On the three-year anniversary of the Colorado Rockies signing closer Wade Davis, we look back at the signing and the impact on the franchise.
It was December 29, 2017, when the Colorado Rockies confirmed that they had signed then-three-time All-Star closer Wade Davis to a three-year, $52 million deal that would make him among the richest relievers in baseball.
Coming off four consecutive seasons where his ERA didn’t finish above 2.30 and his annual FIP hovered between 1.19 and 3.38, Davis brought high expectations with him as part of a “super bullpen” (along with Jake McGee and Bryan Shaw) that was being constructed by Colorado general manager Jeff Bridich.
"“There’s a lot to like,” Bridich told reporters about Davis. “His track record speaks for itself. And his experience pitching in important games, in playoff games, the presence that he has at the back end, is important. He’s earned a lot of trust.”"
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Of course, looking back, we know how this story ends and that, ironically, Davis lost the trust of manager Bud Black during the 2019 season, being moved out of the closer role as he struggled to an overall 8.65 ERA, including an 11.10 ERA and 2.014 WHIP at Coors Field.
One can point to a strained oblique muscle in May that put Davis on the injured list as the true turning point in 2019. Before going on the injured list on May 22, Davis had a 2.45 ERA and seven saves. Davis came back and was pounded during the infamous Rockies-Padres four-game series around Father’s Day (you remember, a combined 92 runs and 131 hits in the Coorsiest of Coors Field series), giving up seven runs in 2.1 innings and blowing a pair of saves. It didn’t get better from there.
Despite the struggles in 2019, Davis started the 2020 campaign as the closer and notched a pair of saves in his first outings of the season. However, he was rocked for four runs on a pair of homers in a blown save against San Diego at Coors Field on July 31. He was placed on the 10-day injured list with a right shoulder strain and wouldn’t pitch again until mid-September. After a pair of poor outings against the Dodgers at home, Davis was released on September 21.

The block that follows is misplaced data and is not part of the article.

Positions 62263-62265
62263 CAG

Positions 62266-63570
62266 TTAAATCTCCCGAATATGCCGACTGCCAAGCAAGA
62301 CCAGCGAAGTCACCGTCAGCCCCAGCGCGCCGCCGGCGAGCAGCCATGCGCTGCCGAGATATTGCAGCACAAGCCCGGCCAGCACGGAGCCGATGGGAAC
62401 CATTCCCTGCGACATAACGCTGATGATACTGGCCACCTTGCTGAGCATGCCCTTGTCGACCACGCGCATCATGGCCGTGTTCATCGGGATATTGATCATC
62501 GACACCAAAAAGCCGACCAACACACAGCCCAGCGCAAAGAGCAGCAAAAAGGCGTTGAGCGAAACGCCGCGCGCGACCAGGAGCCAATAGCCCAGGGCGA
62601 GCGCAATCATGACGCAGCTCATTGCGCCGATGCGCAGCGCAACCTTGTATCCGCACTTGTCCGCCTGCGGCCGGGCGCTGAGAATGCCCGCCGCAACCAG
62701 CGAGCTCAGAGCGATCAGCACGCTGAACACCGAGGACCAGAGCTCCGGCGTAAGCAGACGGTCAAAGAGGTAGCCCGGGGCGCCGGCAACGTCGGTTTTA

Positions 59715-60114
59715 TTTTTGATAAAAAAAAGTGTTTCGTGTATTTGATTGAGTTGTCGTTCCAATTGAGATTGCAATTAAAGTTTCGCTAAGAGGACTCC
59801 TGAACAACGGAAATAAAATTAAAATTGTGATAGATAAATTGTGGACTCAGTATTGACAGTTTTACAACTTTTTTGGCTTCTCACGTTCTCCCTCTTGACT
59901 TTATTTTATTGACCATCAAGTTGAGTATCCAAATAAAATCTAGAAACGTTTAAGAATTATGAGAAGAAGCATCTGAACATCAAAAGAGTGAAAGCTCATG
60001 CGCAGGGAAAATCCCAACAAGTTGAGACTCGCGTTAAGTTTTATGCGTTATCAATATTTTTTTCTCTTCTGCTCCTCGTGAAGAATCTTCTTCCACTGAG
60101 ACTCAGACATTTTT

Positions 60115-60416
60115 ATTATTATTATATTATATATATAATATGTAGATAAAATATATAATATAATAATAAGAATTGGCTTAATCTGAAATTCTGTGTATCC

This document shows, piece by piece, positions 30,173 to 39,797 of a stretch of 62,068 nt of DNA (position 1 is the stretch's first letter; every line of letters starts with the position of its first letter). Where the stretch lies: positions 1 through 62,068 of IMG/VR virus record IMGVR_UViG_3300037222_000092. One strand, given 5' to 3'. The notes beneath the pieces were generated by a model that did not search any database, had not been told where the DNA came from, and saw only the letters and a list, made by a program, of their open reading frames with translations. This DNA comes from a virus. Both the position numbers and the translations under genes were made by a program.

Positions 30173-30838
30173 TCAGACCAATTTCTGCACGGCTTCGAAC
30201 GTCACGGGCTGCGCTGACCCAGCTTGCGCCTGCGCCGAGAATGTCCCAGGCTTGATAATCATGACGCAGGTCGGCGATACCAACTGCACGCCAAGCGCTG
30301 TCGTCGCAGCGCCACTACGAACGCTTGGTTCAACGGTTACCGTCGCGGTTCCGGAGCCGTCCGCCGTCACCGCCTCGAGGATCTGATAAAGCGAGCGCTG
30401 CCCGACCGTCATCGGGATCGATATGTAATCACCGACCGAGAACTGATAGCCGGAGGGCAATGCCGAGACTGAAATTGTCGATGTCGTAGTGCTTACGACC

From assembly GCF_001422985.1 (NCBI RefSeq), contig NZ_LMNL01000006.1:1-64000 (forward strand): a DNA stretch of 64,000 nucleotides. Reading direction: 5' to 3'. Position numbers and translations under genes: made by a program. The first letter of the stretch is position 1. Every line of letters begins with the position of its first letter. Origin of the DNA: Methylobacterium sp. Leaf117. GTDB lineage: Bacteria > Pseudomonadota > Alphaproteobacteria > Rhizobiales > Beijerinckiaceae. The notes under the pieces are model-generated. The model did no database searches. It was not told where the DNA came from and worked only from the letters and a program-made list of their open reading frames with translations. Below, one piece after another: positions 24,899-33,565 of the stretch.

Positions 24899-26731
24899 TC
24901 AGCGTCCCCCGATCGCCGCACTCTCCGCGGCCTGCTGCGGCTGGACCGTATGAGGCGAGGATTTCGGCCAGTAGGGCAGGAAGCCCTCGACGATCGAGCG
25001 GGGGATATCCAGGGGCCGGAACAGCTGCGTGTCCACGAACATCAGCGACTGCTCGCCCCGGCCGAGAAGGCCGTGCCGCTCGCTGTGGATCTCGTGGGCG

The last season and two-thirds ballooned the stat lines for Davis to a 6.49 ERA and 4.73 FIP in his 124 games with the Rockies. Those are the final numbers, but it’s important to look at the good side of what Davis brought to the franchise. While the final year-plus for Davis will likely dominate the memory of Colorado fans, the Rockies may not have made a run at the National League West title in 2018 without him as their closer.
Davis finished a National League-high 63 games and posted an NL-leading (and Rockies record) 43 saves in 2018. It was also the only season that Davis didn’t go on the injured list during his time in Denver, adding to the belief that, when Davis was fully healthy, his time in Denver was solid. When he wasn’t at 100 percent (which he admitted he wasn’t when he came back from the oblique injury in 2019), Davis struggled.
As the Rockies pushed the Dodgers to Game 163 for the 2018 NL West title, Davis allowed one run and five hits in 11 September innings. He also walked just one while striking out 16.
Was Davis worth the annual value of just over $17 million in his contract? For one season, absolutely. For the other two, not even close. With that in mind, we give his time in Denver a C.